It was a reminder to me that there are buyers who for one reason or another may not want to use a Realtor’s referral.  In this case, the buyer found the house himself while driving around and called the listing agent’s office.  One thing led to another and they found themselves with a ratified contract without the benefit of a buyer’s agent.  Another agent on the listing agent’s team was representing them but not in a buyer’s agent capacity.  They were savvy enough to realize that “their agent”, though professional and competent, was not representing their interests.  Hence the call to our office.  If you find yourself in this position, and you are not an aggressive negotiator, I recommend hiring your own Realtor or attorney to negotiate the contract and home inspection addendum.

The moral of the story is that one shoe does not fit all.  We have had the happy occurrence on many occasions where a buyer declines to go with the Realtor’s recommendation for a home inspector because they’ve gotten a referral from a friend only to find out that we were that Realtor’s recommendation as well.  Now that’s a good referral.

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Who Has To Fix That?

There are several questions that come up on almost every home inspection.  The first one usually comes after finding something that is broken or not working right: “who is responsible for fixing that”?  It’s at that point that the Realtor will usually explain the process of negotiating the home inspection addendum.  If the Realtor is not around or if there is not one I’ll explain it.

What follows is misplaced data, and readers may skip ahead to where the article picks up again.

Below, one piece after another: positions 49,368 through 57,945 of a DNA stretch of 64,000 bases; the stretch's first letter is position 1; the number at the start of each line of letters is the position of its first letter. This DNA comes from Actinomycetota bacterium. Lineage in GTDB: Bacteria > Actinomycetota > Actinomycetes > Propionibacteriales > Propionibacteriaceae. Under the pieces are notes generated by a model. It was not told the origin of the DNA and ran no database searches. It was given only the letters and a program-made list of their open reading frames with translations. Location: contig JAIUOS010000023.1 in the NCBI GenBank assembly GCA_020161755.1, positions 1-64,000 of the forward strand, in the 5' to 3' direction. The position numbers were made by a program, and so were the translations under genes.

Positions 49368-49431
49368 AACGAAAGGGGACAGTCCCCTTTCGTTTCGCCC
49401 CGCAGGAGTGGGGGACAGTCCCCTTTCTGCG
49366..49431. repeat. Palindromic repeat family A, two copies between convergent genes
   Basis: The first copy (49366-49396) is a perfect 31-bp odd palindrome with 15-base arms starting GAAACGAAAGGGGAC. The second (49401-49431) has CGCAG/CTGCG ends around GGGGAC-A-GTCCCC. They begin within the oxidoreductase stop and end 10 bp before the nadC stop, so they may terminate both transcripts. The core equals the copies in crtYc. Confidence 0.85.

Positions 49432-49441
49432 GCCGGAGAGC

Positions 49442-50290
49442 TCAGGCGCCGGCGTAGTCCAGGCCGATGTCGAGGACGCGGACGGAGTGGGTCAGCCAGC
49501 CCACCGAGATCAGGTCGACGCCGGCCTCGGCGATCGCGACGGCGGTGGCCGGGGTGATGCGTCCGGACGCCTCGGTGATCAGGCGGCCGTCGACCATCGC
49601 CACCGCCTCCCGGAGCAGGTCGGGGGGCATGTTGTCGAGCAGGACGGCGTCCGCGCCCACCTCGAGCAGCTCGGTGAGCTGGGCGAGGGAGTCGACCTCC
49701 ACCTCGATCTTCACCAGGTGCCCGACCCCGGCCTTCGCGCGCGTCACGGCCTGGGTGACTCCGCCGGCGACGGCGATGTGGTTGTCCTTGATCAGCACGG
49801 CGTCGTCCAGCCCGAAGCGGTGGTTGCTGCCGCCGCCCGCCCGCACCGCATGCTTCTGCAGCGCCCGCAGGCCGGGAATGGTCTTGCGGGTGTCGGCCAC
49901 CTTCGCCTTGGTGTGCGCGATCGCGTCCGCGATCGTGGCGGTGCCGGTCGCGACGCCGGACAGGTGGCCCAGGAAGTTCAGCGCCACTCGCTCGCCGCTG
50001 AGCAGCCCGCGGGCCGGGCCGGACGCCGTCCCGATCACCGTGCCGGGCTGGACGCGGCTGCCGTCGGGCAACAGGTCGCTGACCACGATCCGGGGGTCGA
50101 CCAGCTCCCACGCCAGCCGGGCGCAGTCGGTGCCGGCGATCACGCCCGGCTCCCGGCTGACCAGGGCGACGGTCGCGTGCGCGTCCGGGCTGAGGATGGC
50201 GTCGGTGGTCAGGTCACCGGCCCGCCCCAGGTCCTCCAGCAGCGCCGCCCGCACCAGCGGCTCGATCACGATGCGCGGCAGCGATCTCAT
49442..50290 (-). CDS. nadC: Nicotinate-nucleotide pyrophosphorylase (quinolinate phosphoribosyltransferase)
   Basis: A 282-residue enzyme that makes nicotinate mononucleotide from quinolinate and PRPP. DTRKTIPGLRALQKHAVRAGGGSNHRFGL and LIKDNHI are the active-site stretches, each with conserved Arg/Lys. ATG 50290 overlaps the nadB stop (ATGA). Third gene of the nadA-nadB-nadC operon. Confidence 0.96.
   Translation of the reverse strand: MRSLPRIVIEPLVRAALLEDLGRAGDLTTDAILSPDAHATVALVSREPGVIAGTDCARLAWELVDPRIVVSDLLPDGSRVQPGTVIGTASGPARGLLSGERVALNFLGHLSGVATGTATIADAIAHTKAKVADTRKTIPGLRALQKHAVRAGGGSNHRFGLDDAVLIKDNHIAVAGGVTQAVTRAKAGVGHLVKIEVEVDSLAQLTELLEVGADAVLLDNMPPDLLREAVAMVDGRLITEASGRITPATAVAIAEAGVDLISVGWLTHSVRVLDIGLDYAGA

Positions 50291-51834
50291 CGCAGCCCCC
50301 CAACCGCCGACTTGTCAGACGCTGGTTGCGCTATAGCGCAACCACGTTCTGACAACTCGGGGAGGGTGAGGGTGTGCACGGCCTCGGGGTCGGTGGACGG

The short answer is: “I don’t care who fixes it, but somebody should”.  I don’t say it like that, but it is true that the home inspector doesn’t decide who fixes what; he just points out the condition of the house at the time of the inspection and then the significant issues are usually negotiated.  Buyers often want to invest home inspectors with authority that they don’t have: “you’ll tell them to fix that, right?”  or “did the house pass inspection?”.  But in most cases, the buyer focuses on the most important issues that are either expensive, broken or safety related.

Friends of mine are selling their house and they are sweating getting through the appraisal and home inspection.   I overheard them tell a friend “we hope we pass the inspection”.  There is no pass/fail.  Some buyers will take the house as is; others will hand my inspection report to the seller and expect them to fix it all.  I once had a buyer go through with a house that had sunk about an inch because the termite damage was so extensive.  On the other hand I had a buyer who walked out on a very nice house because of a little rotted wood.  Every deal is unique because everyone involved, including the buyer, seller, Realtor and house are unique.  That’s one thing that makes my job so great: “it’s always the same but never the same”.